At the end of a raid, Admiralty officers made sure the privateer captain was questioned, along with some of the crew members, as well as prisoners if any had been taken.

When interrogating the privateer crew, Admiralty officers wanted to find out whether the privateering contract had been honoured and how the prize had been captured. They checked to see whether all the crew members had told the same story about what had happened, or whether anyone had given a different version of events or left something out, deliberately or by mistake.


The interrogation of prisoners could be seen as a form of espionage. When a privateer returned to his homeport with prisoners, the authorities would normally conduct an interrogation in order to learn more about their activities, their mission, and perhaps the enemy's movements.

Sometimes the interrogation would take place before a bailiff, so that he could write down all the information provided by a messenger or a real spy.

For example, during the American War of Independence, the British had spies on the American side reporting the movements of the American privateers.

That was how, in 1780, the British learned that the famous American privateer John Paul Jones, founder of the United States Navy, was sailing on the St Lawrence. A spy named Peters reported:

Washington will be on Lake Champlain the 6 of July
Paul Jones is in the River St. Lawrence on board of a 36 gun Frigate of 9-12 18 pounders ten more privateers one of 22 nine pounders

Laval University Library, Haldimand 92, 30/06/1780

The Declaration of Lawful Prize

The privateer captain, his crew and any prisoners they had taken were all obliged to submit to an interrogation when they returned to their homeport, so that their prize could be declared legitimate, or a "lawful prize." This step was necessary to make the sale of the prize lawful.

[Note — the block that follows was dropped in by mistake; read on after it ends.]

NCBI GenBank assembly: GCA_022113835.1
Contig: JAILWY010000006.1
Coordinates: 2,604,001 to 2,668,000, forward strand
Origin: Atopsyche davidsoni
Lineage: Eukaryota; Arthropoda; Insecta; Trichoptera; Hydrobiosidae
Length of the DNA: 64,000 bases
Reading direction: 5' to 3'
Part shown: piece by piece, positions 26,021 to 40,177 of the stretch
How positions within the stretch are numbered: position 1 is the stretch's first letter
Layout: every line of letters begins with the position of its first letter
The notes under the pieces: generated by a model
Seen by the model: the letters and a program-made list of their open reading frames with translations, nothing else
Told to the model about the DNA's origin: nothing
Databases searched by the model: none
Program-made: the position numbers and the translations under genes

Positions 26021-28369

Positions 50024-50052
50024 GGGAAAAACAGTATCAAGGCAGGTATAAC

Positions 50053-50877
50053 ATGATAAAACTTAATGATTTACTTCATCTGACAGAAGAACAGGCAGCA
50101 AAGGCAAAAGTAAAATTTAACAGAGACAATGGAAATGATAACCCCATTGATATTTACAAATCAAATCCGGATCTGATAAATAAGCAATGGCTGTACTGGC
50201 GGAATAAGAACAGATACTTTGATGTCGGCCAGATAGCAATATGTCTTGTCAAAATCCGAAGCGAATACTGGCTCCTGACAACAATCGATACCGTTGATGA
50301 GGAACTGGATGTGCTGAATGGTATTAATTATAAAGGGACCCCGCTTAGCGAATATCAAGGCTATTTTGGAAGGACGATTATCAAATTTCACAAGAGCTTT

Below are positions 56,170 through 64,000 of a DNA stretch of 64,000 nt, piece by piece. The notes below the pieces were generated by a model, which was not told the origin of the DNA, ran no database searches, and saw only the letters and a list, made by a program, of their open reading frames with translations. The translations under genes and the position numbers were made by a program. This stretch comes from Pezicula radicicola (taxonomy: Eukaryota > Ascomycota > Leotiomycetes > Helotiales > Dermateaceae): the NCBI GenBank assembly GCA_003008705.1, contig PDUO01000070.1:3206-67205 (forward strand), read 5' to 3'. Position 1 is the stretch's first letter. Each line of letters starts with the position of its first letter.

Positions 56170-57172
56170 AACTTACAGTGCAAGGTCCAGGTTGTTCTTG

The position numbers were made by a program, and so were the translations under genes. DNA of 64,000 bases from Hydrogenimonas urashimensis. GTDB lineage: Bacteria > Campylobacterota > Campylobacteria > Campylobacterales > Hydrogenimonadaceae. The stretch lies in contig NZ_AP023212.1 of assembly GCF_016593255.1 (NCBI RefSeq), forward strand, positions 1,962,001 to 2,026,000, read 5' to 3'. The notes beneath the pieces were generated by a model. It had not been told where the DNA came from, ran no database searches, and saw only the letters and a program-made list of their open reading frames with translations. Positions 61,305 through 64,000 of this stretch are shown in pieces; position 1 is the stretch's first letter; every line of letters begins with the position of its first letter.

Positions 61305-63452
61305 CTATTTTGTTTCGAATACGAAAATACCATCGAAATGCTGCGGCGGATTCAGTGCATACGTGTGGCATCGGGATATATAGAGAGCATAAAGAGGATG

During the interrogation, questions were asked in order to determine how the raid had been conducted. First, an officer would ask the captain and each member of the crew to state his name, age and occupation. Each of them would then describe in detail what had happened during the raid and capture. Once everyone had been questioned, if their reports were consistent and it was found that the rules of raiding had been followed, the officer in charge of the interrogation could authorize the sale of the booty.

For example, this King's counsel gave such an authorization in 1713:
Declaring a prize

The King's counsel of the Provosty and Admiralty of Quebec, who has seen the statement made by Jacques François Morin, also known as Bonsecours, to the Clerk of said Admiralty, concerning the capture of two sloops belonging to enemies of the Nation, on 16 June, seventeen hundred and thirteen, [.] the interrogation of said Morin and Denault, [.] warrants that said sloops be declared lawful prize, and that the sale of the two aforementioned vessels may therefore proceed forthwith.

ANQ-Q, TL5 D 482 D, 30/06/1713
Musée maritime du Québec and Naval Museum of Québec

© 2006, Musée maritime du Québec and Naval Museum of Québec

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